Warren Buffett’s Berkshire Hathaway Inc. plans this year to let shareholders attend the company’s annual meeting for the first time in three years, amid signs the Omicron wave may have peaked in the United States.
In a statement on Tuesday, the Omaha, Nebraska-based conglomerate said “we are planning for an in-person meeting” on April 30, while also webcasting the event for a seventh straight year.
The plan was announced even as many large corporate gatherings remain online or are delayed as the highly infectious Omicron variant spreads around the world.
But new coronavirus cases are dropping within the United States, and the top U.S. infectious disease specialist Anthony Fauci told MSNBC on Monday he believed “in the next few weeks we will see, as a country, that it is all turning around.”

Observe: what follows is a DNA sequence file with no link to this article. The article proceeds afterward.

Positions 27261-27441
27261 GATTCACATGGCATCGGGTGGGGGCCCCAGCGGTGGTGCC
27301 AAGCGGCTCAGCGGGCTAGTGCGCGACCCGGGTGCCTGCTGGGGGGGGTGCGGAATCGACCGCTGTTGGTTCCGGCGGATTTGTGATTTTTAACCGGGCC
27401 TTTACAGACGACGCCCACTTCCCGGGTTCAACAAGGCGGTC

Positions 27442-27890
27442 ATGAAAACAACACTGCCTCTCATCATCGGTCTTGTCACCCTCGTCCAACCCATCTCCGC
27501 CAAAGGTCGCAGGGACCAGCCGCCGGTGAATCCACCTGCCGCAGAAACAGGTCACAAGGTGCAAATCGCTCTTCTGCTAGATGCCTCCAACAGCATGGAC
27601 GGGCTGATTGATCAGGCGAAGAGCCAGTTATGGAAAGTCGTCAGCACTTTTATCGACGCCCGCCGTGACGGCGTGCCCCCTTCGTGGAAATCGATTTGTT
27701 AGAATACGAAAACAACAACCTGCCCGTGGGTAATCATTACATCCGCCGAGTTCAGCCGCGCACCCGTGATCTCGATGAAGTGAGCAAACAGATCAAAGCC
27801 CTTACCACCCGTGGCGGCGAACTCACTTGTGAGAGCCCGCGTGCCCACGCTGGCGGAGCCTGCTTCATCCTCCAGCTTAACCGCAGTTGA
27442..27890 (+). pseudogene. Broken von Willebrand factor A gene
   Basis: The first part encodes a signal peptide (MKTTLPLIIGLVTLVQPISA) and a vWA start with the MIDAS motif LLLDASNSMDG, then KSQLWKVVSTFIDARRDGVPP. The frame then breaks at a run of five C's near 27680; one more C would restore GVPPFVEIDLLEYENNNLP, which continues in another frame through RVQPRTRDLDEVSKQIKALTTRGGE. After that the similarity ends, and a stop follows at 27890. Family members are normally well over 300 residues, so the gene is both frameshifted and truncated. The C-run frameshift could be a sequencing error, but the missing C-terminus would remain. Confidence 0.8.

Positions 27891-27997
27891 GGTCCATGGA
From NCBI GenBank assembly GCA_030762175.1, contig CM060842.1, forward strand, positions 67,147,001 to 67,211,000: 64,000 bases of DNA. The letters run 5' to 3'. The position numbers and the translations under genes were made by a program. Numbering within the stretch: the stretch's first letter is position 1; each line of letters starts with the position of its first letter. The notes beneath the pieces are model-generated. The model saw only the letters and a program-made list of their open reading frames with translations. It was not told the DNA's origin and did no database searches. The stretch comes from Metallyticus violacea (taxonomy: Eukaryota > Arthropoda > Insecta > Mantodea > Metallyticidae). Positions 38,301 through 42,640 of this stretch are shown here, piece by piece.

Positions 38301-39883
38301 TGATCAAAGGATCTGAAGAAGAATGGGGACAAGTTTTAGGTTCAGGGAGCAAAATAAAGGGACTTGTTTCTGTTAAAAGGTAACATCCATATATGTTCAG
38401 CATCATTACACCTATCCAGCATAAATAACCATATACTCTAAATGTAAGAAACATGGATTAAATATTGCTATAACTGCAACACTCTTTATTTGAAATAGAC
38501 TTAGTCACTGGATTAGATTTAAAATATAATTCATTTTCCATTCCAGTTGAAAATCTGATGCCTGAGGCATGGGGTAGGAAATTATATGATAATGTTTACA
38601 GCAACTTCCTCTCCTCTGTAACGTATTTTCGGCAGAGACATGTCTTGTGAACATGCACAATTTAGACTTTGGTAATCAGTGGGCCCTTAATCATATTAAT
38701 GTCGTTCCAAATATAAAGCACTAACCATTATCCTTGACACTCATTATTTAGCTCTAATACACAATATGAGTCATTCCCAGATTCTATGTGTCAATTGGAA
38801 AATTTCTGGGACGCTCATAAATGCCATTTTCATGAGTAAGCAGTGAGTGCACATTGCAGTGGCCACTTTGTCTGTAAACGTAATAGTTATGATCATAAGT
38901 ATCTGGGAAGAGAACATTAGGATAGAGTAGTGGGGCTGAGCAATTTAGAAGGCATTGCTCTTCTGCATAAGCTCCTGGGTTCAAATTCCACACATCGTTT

Berkshire’s annual shareholder weekend, whose centerpiece is the meeting, normally draws about 40,000 shareholders to Omaha for shopping, dining, a 5-kilometer run and other events. Buffett calls it “Woodstock for Capitalists.”
The meeting normally features Buffett, 91, and Berkshire Vice Chairman Charlie Munger, 98, answering several hours of shareholder questions.
Berkshire’s 2020 meeting featured Buffett and Berkshire Vice Chairman Greg Abel answering questions in Omaha, while the 2021 meeting moved to Los Angeles so Munger, who lives in the area, could join Buffett on stage. Shareholders stayed home from both.
“I really hope, and I think the odds are very, very good, that we get to hold this next year in Omaha and I hope that we get a record turnout,” Buffett said at the 2021 meeting.
Berkshire said it will release more details on the meeting with its annual shareholder report on Feb. 26.
Buffett has run Berkshire since 1965. Berkshire owns several dozen businesses including Geico car insurance and the BNSF railroad, and stocks including Apple Inc. and Bank of America Corp..
By Jonathan Stempel